Chris and Kimarie Nickels, shown with their rescue dog Ripley, at their home in Mount Pleasant, South Carolina.
All photos by T.J. Kirkpatrick
MOUNT PLEASANT, South Carolina — Chris and Kimarie Nickels live in a modern loft with a view of shipping barges in this affluent1 suburb of Charleston, where 91 percent of the population is non-Hispanic white. He is an attorney and former city councilman; she is a nurse. One of the anchors of their personal, family and community life is faith — specifically their evangelical Christianity and their membership in Seacoast, a megachurch that looks more like a college campus, with a multiracial congregation and a dynamic rock- and country-music-inspired choir.
In February, in an interview on the day they voted in the state’s Republican primary, both made an emphatic point of saying they had refused to vote for Donald Trump.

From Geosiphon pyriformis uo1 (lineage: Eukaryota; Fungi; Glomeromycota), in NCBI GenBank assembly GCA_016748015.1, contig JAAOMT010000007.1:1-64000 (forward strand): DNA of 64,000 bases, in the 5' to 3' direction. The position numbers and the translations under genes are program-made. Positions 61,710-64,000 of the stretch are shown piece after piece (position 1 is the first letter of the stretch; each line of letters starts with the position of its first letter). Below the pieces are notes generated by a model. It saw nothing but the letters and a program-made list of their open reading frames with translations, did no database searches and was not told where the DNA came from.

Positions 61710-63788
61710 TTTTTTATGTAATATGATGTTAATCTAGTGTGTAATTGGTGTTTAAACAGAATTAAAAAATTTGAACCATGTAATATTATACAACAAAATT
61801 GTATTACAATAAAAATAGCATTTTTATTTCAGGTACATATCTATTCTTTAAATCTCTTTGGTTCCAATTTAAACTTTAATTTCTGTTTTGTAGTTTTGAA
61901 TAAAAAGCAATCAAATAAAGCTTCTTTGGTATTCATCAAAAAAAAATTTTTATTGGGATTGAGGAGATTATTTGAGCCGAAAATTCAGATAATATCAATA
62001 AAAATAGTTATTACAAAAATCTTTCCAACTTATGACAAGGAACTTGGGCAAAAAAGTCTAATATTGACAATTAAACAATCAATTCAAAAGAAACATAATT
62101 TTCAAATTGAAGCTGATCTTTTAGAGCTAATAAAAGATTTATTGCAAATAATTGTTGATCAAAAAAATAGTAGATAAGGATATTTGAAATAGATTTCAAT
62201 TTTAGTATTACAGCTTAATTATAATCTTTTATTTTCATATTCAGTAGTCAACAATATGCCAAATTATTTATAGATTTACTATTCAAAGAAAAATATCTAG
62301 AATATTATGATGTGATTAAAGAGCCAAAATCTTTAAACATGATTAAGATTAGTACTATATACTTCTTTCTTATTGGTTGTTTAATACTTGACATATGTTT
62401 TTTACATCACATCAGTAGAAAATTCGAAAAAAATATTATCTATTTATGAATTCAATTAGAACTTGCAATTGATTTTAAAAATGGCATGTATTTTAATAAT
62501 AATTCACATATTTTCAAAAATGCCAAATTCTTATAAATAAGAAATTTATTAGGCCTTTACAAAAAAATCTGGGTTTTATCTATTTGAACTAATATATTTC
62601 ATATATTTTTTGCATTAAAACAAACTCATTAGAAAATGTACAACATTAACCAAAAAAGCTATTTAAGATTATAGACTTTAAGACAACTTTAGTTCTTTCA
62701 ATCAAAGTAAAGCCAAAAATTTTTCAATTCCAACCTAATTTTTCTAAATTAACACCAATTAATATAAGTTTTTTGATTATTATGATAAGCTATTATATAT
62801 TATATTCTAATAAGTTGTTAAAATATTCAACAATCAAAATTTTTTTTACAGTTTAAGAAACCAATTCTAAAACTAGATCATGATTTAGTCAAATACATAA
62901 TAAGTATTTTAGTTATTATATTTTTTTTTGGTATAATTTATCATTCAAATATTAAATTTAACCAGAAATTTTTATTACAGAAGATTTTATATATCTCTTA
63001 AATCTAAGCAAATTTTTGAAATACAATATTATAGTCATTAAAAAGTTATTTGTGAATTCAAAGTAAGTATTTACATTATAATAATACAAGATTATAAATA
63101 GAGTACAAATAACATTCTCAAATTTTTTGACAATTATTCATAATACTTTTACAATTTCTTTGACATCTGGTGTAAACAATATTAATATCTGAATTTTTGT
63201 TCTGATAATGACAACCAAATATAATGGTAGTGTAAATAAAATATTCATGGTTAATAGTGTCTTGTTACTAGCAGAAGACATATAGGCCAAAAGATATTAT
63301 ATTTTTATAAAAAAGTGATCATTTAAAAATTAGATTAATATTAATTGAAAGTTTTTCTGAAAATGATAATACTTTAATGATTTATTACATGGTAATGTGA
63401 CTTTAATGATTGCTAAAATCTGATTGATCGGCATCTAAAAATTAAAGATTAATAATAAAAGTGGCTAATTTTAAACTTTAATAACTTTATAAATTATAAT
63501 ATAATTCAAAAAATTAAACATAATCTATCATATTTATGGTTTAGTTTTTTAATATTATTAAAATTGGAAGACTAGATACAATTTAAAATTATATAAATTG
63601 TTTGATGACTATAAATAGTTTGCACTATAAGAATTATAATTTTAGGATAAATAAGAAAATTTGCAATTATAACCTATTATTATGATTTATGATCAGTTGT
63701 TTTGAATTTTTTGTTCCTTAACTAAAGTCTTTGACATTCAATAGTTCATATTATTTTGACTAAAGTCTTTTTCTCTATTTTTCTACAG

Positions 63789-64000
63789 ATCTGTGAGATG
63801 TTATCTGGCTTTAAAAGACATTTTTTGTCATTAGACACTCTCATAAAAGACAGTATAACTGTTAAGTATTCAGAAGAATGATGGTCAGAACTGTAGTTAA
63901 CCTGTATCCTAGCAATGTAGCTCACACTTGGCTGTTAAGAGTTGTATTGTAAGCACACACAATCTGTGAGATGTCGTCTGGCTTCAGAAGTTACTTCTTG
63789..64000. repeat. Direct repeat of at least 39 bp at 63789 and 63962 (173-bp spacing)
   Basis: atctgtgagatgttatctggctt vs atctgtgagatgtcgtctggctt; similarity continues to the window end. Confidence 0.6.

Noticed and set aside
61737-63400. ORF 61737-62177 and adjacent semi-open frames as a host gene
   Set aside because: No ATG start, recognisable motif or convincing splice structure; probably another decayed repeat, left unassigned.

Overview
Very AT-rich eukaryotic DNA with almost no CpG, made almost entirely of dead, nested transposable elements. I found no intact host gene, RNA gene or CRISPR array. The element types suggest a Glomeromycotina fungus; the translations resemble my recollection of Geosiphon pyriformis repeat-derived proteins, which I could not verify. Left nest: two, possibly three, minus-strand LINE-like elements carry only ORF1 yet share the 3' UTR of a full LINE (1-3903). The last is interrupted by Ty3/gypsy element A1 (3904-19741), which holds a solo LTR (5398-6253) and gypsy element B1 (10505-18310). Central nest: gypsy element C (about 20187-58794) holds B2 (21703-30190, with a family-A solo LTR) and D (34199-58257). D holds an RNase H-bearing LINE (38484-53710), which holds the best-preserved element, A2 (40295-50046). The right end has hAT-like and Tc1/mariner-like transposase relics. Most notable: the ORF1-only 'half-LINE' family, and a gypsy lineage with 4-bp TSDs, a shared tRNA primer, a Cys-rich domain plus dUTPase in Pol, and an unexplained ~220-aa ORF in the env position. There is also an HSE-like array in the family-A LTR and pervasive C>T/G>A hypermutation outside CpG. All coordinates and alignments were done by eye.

“If you are an evangelical and a believer and not just someone who stops by on Easter and Christmas,” said Chris, “I don’t see how you could even consider Donald Trump.” He voted for Marco Rubio. Kimarie voted for Ted Cruz because she believed he was the best chance to “stop a certain crazy train.”
But Trump easily won the South Carolina primary, and exit polls showed that among born-again or evangelical Christians, he beat the second-place candidate, Cruz, by 6 percentage points, a pattern that held true in much of the United States. Since then, his popularity among white evangelical Republicans has grown significantly, and now the group is one of his strongest bases of support. According to a June survey by the Pew Research Center, 94 percent of them would vote for Trump over Clinton in November.
Late last …